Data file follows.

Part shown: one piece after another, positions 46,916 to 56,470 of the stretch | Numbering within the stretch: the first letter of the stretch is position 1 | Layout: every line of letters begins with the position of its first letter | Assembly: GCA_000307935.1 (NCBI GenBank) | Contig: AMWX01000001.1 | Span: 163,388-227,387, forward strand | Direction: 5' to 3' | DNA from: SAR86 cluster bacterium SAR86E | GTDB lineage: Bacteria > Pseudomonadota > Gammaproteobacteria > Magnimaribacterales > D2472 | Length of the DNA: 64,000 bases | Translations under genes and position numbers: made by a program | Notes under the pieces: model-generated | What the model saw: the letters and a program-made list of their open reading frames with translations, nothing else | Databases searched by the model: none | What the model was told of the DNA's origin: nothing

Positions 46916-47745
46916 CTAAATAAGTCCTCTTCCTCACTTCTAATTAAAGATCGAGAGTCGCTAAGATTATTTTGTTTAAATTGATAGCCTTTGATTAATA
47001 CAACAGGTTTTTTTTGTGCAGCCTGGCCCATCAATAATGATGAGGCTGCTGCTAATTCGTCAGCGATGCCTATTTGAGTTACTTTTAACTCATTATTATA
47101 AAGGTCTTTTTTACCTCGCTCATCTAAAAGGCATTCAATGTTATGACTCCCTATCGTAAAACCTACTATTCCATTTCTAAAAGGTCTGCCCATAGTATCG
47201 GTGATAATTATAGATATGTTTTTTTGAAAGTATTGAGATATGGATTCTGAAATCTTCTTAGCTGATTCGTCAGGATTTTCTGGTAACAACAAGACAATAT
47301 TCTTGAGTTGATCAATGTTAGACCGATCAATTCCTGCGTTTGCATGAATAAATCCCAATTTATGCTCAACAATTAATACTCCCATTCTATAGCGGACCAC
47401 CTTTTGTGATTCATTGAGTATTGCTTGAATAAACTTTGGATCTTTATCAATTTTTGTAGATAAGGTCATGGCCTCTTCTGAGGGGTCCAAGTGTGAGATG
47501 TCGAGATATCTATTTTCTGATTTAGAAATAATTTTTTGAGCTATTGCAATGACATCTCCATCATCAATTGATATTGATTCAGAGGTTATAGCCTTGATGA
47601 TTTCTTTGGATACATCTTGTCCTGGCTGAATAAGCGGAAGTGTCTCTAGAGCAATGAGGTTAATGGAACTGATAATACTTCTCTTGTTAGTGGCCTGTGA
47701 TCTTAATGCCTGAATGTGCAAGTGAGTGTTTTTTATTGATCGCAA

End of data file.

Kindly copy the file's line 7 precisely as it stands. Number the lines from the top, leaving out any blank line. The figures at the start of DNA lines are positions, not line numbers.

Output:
47301 TCTTGAGTTGATCAATGTTAGACCGATCAATTCCTGCGTTTGCATGAATAAATCCCAATTTATGCTCAACAATTAATACTCCCATTCTATAGCGGACCAC